As of today, International Workers’ Day, checks for approximately $9.5 million are in the mail to almost 2,500 freelance writers whose works were copied and distributed in electronic form by publishers of print periodicals who had neither paid for nor acquired digital rights to these articles.
These payments today of millions of dollars to thousands of writers by a rogue’s gallery of copyright-infringing and writer-exploiting publishers, including the New York Times, the Washington Post, and numerous other “reputable” and “legitimate” newspapers and magazines, were made possible by the Supreme Court decision in New York Times v. Tasini, a landmark lawsuit brought by the NWU with our then-president Jonathan Tasini, a freelance contributor to the Times and other publications, as the lead plaintiff.
The Supreme Court’s decision in that case made clear that a contract assigning print rights does not automatically imply assignment of digital rights. (It’s a fundamental principal of copyright law that copyright is an infinitely divisible “bundle” of rights, and that writers can choose which rights to grant to whom.)
The Supreme Court settled the legal question unambiguously in 2001 in favor of the small group of freelance writers in whose name the NWU brought the “test case.” But as writers know, being legally entitled to payment doesn’t automatically lead to getting paid.
Publishers could have recognized the precedent set by the Supreme Court, and offered payments to writers for the damage they had already done. But rather than admit that they had been ripping off writers and violating their rights by distributing their work in digital form without payment or permission, publishers dragged writers through 17 more years of litigation before finally sending out payments to writers this week.
Three class-action lawsuits, including one initiated by the NWU, were filed against periodical publishers and the distributors of digital versions of articles licensed by freelancers for print (but not digital) publication. Those three lawsuits were eventually consolidated for settlement purposes. But the defendants continued their unconscionable foot-dragging even after agreeing to pay the writers. 42,000 claims for compensation by writers were disputed by publishers for such patently bad-faith reasons as the writer having abbreviated “The Washington Post” to “Wash Post” on the claim form, or making a claim for an article published in “Modern Maturity” rather than “AARP Modern Maturity.” Objections and obstructionism by publishers delayed payments for several more years.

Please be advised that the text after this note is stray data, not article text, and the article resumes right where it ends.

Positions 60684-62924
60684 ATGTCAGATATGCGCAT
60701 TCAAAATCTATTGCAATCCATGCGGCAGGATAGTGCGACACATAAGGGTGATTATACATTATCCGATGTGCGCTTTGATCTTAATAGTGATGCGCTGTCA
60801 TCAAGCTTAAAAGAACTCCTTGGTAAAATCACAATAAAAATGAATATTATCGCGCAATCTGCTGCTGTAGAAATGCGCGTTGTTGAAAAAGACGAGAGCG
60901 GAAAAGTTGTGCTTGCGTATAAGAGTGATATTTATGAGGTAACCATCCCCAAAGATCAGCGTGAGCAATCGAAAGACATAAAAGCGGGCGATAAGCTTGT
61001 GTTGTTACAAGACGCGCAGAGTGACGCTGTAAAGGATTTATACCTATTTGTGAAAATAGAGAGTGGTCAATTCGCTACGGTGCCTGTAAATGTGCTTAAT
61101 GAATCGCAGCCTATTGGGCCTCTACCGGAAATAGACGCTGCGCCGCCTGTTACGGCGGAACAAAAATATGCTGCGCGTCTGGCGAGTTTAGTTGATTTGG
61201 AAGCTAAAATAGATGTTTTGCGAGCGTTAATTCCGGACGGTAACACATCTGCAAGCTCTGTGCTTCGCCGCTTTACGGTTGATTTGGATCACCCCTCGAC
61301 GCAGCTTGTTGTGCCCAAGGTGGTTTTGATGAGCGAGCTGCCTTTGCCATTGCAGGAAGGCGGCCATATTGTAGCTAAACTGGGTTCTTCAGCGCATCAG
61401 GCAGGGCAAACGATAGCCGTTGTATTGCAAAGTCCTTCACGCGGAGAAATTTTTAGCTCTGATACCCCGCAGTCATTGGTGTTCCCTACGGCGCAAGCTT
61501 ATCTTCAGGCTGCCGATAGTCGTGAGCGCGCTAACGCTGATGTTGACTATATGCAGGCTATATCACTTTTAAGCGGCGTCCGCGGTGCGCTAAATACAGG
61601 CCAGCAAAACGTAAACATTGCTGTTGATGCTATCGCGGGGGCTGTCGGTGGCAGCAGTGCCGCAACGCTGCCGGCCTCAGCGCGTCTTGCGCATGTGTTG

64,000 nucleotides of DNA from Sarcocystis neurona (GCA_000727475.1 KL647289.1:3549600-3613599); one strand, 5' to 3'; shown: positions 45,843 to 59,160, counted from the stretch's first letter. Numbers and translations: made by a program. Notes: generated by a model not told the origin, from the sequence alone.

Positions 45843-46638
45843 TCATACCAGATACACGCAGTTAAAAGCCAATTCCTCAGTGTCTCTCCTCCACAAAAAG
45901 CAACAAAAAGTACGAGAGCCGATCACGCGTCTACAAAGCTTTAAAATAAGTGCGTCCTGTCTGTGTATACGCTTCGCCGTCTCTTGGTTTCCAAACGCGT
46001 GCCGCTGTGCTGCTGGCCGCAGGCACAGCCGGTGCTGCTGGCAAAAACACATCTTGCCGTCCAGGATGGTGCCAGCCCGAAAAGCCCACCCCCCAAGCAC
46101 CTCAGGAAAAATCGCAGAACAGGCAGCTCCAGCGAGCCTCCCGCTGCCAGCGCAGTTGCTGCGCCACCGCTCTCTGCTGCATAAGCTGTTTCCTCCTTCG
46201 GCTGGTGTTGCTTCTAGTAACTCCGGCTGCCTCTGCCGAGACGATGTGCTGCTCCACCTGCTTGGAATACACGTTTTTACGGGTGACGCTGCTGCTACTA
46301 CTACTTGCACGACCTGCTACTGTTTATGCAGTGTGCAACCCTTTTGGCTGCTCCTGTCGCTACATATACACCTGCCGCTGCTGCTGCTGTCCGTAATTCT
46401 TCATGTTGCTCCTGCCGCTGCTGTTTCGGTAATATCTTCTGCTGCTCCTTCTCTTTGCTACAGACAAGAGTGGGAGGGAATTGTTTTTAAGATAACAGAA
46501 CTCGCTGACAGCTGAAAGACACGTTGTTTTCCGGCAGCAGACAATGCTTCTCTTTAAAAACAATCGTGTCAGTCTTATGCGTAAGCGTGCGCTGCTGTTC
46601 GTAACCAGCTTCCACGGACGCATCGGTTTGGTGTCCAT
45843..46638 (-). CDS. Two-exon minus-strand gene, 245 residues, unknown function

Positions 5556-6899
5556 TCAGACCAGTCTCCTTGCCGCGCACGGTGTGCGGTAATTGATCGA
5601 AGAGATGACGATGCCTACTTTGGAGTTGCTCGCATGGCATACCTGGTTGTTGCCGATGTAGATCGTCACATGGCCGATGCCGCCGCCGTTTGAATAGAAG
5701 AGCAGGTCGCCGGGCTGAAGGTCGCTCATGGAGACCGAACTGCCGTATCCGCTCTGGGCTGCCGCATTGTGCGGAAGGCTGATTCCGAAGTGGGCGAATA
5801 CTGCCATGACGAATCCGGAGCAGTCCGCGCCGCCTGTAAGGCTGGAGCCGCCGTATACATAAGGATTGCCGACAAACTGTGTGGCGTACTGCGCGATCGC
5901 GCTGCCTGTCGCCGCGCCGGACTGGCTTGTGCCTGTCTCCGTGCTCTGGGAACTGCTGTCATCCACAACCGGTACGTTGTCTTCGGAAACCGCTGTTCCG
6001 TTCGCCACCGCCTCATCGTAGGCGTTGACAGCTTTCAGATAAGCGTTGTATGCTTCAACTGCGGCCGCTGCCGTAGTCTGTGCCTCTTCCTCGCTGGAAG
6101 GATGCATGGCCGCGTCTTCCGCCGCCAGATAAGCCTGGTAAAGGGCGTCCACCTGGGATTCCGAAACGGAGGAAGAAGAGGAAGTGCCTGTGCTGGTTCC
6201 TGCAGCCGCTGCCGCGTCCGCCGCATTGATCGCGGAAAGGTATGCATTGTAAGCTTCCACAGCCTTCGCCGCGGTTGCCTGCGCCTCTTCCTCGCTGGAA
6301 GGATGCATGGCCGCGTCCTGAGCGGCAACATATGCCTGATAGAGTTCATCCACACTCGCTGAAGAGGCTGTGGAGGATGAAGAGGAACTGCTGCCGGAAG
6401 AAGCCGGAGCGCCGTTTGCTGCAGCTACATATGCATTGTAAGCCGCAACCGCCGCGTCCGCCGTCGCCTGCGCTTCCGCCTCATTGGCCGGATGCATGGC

In the meantime, it’s become clear that rights to digital distribution of works first published in print form are more valuable than ever. The Times and other periodicals have been aggressively monetizing their digital archives, selling access to individual articles and using access to the archives as a valuable benefit to drive subscriptions. And freelance writers have been earning a growing share of our income from new digital editions and formats — Web content, new e-book editions, paid downloads of individual articles, licenses for use in apps and electronic games, etc. — of works previously published in print.
The issue, of course, is whether writers will receive the revenues from these new uses of our work, or whether the publishers of previous print editions of our work will steal our digital rights or claw them back by intimidating writers into contract amendments or givebacks.
The NWU remains committed to this battle for backlist and digital rights, both through our advice to writers negotiating new contracts and our advocacy for those whose previous contracts have been, and continue to be, violated by publishers.
No individual writer could have successfully pursued these lawsuits. The lesson of the settlement payments in the mail today to freelance writers couldn’t be more appropriate for this International Workers’ Day: Writers are getting paid because, and only because, we banded together to defend our rights.
The NWU congratulates the working writers who earned these payments and deserved them years ago. We invite all writers who want fair pay to join us.
To check on the status of your claim, email the claims administrator at CopyrightSettlement@girardgibbs.com .
If you have moved since filing your claim, you can provide the administrator with your current address, but you will need your claim number:
If you don’t have your claim number you will need to contact the claims administrator at CopyrightSettlement@girardgibbs.com.